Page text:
Court: Google's Use of Trademarks As Keywords Is Non-Infringing

A federal judge in New York has just ruled that Google's practice of selling trademarks as keywords that trigger links to particular Web sites other than those of the trademark holders does not constitute infringement because Google does not actually "use" the trademarks within the meaning of the law.

This ruling was entered on September 28 by Norman Mordue, the Chief Judge of the United States District Court for the Northern District of New York in the case Rescuecom Corporation v. Google, Inc. Judge Mordue granted a motion by Google and dismissed Rescuecom's complaint which alleged trademark infringement with respect to Google's selling of the trademark "Rescuecom" to Rescuecom's competitors as a keyword that triggers the appearance to the competitors Web sites among the search results of Internet users when they enter "Rescuecom" in the Google Internet search engine.

Judge Mordue, for purposes of the motion to dismiss, accepted the allegations in Rescuecom's complaint as true, as required by law in considering such a motion. He nevertheless dismissed the complaint, for reasons explained further below.

The complaint alleges the following facts. Rescuecom is a computer franchising business. It has 67 franchises that offer repair, consulting, networking and Internet services. In 1998, Rescue registered "Rescuecom" as its trademark with the Patent and Trademark Office. Rescuecom asserts that it has become well known and famous in its market and that its trademark is a valuable business asset.

Rescuecom primary Web site is Rescuecom.com. Rescuecom conducts a substantial amount of business over the Internet, and has an average of between 17,000 and 30,000 visitors to its site each month. Rescuecom advertises over the Internet and through Google.

According to the complaint, Google.com is the most popular search engine on the Internet and that its proprietary software lists Web sites in order of relevance as to search terms of Internet users.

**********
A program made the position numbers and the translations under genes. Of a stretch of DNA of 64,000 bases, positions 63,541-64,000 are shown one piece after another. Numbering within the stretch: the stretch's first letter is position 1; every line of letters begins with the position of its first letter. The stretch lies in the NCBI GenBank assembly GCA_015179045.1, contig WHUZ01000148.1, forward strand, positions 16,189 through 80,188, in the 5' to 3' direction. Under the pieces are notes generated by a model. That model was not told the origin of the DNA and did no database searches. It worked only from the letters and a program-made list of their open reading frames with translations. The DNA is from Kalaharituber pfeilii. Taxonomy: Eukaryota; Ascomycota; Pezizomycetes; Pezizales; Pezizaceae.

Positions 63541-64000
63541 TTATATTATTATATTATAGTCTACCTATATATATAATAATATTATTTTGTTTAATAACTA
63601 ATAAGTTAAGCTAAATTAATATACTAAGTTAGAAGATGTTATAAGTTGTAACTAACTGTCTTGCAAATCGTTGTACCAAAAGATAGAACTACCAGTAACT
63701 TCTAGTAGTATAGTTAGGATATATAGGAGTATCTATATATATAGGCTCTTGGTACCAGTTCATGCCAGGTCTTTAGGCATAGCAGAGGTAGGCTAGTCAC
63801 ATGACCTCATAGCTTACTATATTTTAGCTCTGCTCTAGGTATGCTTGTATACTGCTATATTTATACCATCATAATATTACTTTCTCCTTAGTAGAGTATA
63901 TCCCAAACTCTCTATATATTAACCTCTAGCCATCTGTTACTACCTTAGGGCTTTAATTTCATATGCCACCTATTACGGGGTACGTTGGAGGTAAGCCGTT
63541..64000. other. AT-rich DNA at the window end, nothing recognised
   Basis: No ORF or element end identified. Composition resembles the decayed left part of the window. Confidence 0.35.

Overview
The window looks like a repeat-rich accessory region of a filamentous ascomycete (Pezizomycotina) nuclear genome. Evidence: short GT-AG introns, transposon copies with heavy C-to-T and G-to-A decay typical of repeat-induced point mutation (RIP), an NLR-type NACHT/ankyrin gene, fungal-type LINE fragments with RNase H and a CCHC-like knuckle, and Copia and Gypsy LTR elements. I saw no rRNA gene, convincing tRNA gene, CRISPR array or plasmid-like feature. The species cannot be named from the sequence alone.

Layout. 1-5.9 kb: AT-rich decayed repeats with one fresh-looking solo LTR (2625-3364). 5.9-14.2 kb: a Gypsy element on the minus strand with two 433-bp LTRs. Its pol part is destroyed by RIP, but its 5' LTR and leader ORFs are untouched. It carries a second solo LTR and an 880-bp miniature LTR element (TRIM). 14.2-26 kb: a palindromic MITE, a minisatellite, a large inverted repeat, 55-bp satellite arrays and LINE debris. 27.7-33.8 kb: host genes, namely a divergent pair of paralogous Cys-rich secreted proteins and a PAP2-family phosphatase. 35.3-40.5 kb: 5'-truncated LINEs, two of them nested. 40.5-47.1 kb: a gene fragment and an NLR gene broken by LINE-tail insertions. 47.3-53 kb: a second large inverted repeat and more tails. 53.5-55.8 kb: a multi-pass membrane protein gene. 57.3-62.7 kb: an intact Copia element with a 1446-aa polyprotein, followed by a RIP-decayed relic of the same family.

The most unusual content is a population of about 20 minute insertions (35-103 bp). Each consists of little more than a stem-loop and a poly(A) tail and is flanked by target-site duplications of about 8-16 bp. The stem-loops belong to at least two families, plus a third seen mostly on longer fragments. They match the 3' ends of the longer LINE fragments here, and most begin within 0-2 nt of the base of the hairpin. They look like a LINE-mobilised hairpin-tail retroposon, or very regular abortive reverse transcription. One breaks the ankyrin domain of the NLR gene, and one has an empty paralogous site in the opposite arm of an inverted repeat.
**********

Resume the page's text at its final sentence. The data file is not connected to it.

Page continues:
One of the programs offered by Google is Adwords. Through this program, an advertiser can bid on keywords an Internet user might enter as a search term on Google. Google then links the advertisement and the sponsored link to the keyword purchased by the advertiser.

Rescuecom alleges that Google does not always identify sponsored links as advertisements, and accordingly, Internet users may believe that a sponsored link is the most relevant Web site among search results.

Getting to the rub, the complaint asserts that many of Rescuecom's competitors advertise their services on the Internet and actually have submitted the "Rescuecom" trademark to Google's AdWords program as a keyword. As a result, it is alleged that customers have been diverted to Rescuecom's competitors when Internet users have used Rescuecom's trademark as a Google search terms. Rescuecom argues that this constitutes trademark infringement by Google.

Judge Mordue has disagreed with Rescuecom and has sided with Google on the question of potential trademark infringement. Why?

In perhaps a first of a kind trademark decision, Judge Mordue, even while accepting all of Rescuecom's alleged facts as true, found that none of these alleged facts established trademark use by Google, and therefore, Google is not liable for trademark infringement.

The judge came to this conclusion in part because "there is no allegation that [Rescuecom's] trademark is displayed in any of the sponsored links about which [Rescuecom] is concerned."

Furthermore, the judge found that "an Internet user who enters Rescuecom into Google as a search term, may still go to [Rescuecom's] Web site(s) by clicking on the appropriate link on the search results page - even though he or she may have other choices."

In addition, Judge Mordue found it significant that "there is no allegation that [Google] places [Rescuecom's] trademark on any goods, containers, displays, or advertisements, or that its internal use is visible to the public."

This, obviously, represents a clean win for Google and its current business model. However, this only is one decision from just one trial federal judge. This case is not binding on other trial judges as precedent (unlike an appellate decision), and it is possible that we have not heard the last of Rescuecom, as it may file an appeal.

Eric Sinrod is a partner in the San Francisco office of Duane Morris LLP where he focuses on litigation matters of various types, including information technology and intellectual property disputes. His Web site is http://www.sinrodlaw.com and he can be reached at ejsinrod@duanemorris.com. To receive a weekly email link to Mr. Sinrod's columns, please send an email to him with Subscribe in the Subject line.

This column is prepared and published for informational purposes only and should not be construed as legal advice. The views expressed in this column are those of the author and do not necessarily reflect the views of the author's law firm or its individual partners.